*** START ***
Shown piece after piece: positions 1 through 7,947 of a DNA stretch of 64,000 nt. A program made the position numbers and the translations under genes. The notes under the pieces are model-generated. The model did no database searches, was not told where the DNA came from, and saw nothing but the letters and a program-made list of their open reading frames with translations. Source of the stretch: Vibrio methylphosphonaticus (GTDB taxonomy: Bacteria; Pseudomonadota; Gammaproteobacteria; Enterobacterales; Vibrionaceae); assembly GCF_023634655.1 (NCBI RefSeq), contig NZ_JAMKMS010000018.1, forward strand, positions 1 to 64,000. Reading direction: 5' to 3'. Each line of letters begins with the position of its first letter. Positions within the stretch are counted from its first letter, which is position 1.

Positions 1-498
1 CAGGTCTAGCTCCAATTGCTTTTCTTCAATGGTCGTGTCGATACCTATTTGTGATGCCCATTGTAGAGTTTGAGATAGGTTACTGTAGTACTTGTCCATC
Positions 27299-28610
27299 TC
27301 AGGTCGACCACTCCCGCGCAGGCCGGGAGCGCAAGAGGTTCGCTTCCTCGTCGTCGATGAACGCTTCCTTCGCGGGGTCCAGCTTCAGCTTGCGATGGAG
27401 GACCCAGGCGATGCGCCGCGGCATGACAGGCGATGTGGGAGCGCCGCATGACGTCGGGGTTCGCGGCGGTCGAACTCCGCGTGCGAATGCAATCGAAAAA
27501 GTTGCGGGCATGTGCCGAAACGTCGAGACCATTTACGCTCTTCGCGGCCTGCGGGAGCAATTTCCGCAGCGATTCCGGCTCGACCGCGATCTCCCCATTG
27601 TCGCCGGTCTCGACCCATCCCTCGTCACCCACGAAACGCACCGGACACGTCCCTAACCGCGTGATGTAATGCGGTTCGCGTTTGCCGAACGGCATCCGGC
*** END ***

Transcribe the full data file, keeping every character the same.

Shown piece after piece: positions 1 through 7,947 of a DNA stretch of 64,000 nt. A program made the position numbers and the translations under genes. The notes under the pieces are model-generated. The model did no database searches, was not told where the DNA came from, and saw nothing but the letters and a program-made list of their open reading frames with translations. Source of the stretch: Vibrio methylphosphonaticus (GTDB taxonomy: Bacteria; Pseudomonadota; Gammaproteobacteria; Enterobacterales; Vibrionaceae); assembly GCF_023634655.1 (NCBI RefSeq), contig NZ_JAMKMS010000018.1, forward strand, positions 1 to 64,000. Reading direction: 5' to 3'. Each line of letters begins with the position of its first letter. Positions within the stretch are counted from its first letter, which is position 1.

Positions 1-498
1 CAGGTCTAGCTCCAATTGCTTTTCTTCAATGGTCGTGTCGATACCTATTTGTGATGCCCATTGTAGAGTTTGAGATAGGTTACTGTAGTACTTGTCCATC
Positions 27299-28610
27299 TC
27301 AGGTCGACCACTCCCGCGCAGGCCGGGAGCGCAAGAGGTTCGCTTCCTCGTCGTCGATGAACGCTTCCTTCGCGGGGTCCAGCTTCAGCTTGCGATGGAG
27401 GACCCAGGCGATGCGCCGCGGCATGACAGGCGATGTGGGAGCGCCGCATGACGTCGGGGTTCGCGGCGGTCGAACTCCGCGTGCGAATGCAATCGAAAAA
27501 GTTGCGGGCATGTGCCGAAACGTCGAGACCATTTACGCTCTTCGCGGCCTGCGGGAGCAATTTCCGCAGCGATTCCGGCTCGACCGCGATCTCCCCATTG
27601 TCGCCGGTCTCGACCCATCCCTCGTCACCCACGAAACGCACCGGACACGTCCCTAACCGCGTGATGTAATGCGGTTCGCGTTTGCCGAACGGCATCCGGC